Normally, prices at the pump cool off as the summer winds down. Not this summer.
For a variety of reasons — including OPEC holding back supply and extreme heat that has messed with refineries — gas prices have steadily increased this summer. The national average price for regular gas stood at $3.58 a gallon on Memorial Day, the unofficial start to summer.
“This is abnormal. Prices normally fade towards the end of the summer,” said John LaForge, head of real asset strategy at the Wells Fargo Investment Institute.
Eleven states across the country average $4 a gallon or more, according to AAA. That includes Illinois, Washington, Arizona and California.
The good news is that gas prices are still well below the peak set in June 2022. At that time, fears about supply disruptions in Russia sent oil prices skyrocketing, lifting the national average price for regular gas to a record of $5.02 a gallon.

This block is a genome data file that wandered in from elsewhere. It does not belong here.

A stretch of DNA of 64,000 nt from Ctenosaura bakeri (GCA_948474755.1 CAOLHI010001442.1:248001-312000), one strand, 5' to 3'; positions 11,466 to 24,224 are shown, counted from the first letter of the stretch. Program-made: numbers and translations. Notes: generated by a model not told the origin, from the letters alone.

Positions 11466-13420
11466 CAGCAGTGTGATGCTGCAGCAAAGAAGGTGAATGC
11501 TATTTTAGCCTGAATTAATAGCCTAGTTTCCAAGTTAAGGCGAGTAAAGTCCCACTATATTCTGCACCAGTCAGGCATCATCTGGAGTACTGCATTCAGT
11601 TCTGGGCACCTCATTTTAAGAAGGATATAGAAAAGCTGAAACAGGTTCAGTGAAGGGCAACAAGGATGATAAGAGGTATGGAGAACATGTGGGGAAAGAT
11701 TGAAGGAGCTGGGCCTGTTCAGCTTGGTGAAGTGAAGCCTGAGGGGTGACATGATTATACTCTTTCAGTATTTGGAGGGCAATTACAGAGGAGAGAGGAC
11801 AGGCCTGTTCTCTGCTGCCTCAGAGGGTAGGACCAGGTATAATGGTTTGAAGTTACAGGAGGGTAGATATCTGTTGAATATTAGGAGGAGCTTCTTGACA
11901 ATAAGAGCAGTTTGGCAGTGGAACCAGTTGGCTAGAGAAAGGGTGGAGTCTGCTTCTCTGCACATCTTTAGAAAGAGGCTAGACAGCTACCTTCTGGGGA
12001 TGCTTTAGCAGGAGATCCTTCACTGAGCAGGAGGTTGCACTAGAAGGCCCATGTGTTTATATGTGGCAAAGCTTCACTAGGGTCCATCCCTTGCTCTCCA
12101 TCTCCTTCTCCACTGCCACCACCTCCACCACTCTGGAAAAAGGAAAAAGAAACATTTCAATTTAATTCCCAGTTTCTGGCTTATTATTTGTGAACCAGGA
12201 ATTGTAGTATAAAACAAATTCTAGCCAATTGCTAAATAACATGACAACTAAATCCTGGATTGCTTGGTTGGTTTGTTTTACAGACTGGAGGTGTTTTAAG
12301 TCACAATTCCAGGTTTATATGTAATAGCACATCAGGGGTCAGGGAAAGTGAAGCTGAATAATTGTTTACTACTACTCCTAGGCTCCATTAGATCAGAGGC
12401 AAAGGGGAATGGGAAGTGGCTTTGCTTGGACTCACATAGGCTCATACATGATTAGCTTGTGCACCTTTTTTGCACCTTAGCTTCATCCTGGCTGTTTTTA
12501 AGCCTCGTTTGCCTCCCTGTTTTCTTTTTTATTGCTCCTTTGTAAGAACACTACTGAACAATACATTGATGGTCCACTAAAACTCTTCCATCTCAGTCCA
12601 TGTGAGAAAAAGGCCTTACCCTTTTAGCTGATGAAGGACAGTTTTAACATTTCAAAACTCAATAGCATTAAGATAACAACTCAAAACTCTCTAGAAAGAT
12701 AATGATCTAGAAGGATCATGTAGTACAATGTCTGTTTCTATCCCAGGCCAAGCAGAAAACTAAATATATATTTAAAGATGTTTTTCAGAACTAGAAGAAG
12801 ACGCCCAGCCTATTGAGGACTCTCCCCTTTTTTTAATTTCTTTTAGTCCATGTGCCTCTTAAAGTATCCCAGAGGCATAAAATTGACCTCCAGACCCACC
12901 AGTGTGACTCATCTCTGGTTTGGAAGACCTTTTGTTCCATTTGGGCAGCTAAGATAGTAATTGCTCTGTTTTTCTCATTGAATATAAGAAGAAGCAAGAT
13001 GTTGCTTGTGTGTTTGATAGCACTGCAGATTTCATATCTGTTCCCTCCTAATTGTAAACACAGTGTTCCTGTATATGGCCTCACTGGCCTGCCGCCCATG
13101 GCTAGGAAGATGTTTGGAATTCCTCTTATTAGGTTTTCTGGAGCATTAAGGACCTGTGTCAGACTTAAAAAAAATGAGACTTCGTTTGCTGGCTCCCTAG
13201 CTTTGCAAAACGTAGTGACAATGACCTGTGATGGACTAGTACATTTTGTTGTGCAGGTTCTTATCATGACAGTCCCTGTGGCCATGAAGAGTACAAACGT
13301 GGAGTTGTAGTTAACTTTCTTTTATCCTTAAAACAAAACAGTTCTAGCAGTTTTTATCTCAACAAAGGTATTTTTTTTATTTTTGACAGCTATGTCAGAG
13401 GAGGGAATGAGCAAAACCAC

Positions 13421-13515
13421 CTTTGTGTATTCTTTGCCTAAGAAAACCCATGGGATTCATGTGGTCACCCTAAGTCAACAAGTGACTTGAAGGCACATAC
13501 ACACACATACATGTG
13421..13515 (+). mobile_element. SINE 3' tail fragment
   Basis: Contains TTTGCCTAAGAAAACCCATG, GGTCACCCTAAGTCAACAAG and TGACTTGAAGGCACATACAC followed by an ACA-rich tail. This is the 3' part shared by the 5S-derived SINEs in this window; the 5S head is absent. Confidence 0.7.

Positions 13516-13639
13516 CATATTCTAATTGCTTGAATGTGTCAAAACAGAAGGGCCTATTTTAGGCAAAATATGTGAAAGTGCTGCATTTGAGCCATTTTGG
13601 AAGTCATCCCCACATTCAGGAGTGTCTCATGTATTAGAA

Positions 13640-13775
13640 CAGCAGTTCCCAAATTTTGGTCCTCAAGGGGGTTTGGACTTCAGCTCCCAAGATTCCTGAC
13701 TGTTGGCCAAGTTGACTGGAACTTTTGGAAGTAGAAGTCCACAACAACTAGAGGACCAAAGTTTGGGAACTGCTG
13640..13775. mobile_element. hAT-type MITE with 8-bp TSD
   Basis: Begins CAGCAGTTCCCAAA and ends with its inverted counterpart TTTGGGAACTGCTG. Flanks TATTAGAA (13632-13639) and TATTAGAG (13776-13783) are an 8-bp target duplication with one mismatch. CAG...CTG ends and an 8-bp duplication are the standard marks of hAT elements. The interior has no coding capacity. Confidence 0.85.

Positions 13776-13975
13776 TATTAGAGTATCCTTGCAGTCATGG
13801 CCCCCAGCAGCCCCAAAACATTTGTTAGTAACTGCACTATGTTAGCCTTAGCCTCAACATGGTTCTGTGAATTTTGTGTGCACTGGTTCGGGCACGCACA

Gas prices fell sharply from those levels as Russia disruptions failed to emerge and the Biden administration aggressively drained emergency oil reserves.
Analysts blame the heatwaves as well as heat-related power blackouts for causing outages at multiple refineries. Those have limited how much gasoline (and diesel and jet fuel) refineries can produce at a time of seasonally strong demand.
The latest data from the US Energy Information Administration shows that Gulf Coast refiners only operated at 92 percent of capacity last week.
“They’d like to run at 100 percent. They have the economic incentive to run at 100 percent. They just can’t because of the heat,” said Lipow.
Psychologically important prices
It’s worth noting that while gas prices are high for this point of the calendar, these figures aren’t adjusted for inflation.
On a real (inflation-adjusted) basis, monthly gas prices were well above $4 a gallon late in the summers of 2011-2014, according to the EIA.
Still, consumers are very sensitive to increases in gas prices, in part because of how visible they are. Many people view the price of gas as a key economic barometer.